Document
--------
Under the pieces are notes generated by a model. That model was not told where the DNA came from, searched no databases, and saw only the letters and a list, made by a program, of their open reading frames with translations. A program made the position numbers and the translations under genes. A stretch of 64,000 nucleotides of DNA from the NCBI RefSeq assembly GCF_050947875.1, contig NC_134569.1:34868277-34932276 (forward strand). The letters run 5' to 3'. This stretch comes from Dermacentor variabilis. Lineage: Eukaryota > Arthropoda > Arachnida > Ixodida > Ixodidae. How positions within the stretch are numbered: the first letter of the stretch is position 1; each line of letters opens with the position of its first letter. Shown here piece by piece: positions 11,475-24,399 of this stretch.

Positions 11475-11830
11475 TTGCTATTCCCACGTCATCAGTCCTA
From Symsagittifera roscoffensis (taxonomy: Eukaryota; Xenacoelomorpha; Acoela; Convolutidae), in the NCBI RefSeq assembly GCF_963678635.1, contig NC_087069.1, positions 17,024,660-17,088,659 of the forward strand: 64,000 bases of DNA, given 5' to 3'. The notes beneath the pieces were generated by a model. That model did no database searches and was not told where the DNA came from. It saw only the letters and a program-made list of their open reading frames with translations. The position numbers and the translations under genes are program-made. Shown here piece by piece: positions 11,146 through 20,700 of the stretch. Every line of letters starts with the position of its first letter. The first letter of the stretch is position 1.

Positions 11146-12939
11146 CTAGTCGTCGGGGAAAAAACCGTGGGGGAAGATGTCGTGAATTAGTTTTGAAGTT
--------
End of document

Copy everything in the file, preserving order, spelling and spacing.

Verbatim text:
Under the pieces are notes generated by a model. That model was not told where the DNA came from, searched no databases, and saw only the letters and a list, made by a program, of their open reading frames with translations. A program made the position numbers and the translations under genes. A stretch of 64,000 nucleotides of DNA from the NCBI RefSeq assembly GCF_050947875.1, contig NC_134569.1:34868277-34932276 (forward strand). The letters run 5' to 3'. This stretch comes from Dermacentor variabilis. Lineage: Eukaryota > Arthropoda > Arachnida > Ixodida > Ixodidae. How positions within the stretch are numbered: the first letter of the stretch is position 1; each line of letters opens with the position of its first letter. Shown here piece by piece: positions 11,475-24,399 of this stretch.

Positions 11475-11830
11475 TTGCTATTCCCACGTCATCAGTCCTA
From Symsagittifera roscoffensis (taxonomy: Eukaryota; Xenacoelomorpha; Acoela; Convolutidae), in the NCBI RefSeq assembly GCF_963678635.1, contig NC_087069.1, positions 17,024,660-17,088,659 of the forward strand: 64,000 bases of DNA, given 5' to 3'. The notes beneath the pieces were generated by a model. That model did no database searches and was not told where the DNA came from. It saw only the letters and a program-made list of their open reading frames with translations. The position numbers and the translations under genes are program-made. Shown here piece by piece: positions 11,146 through 20,700 of the stretch. Every line of letters starts with the position of its first letter. The first letter of the stretch is position 1.

Positions 11146-12939
11146 CTAGTCGTCGGGGAAAAAACCGTGGGGGAAGATGTCGTGAATTAGTTTTGAAGTT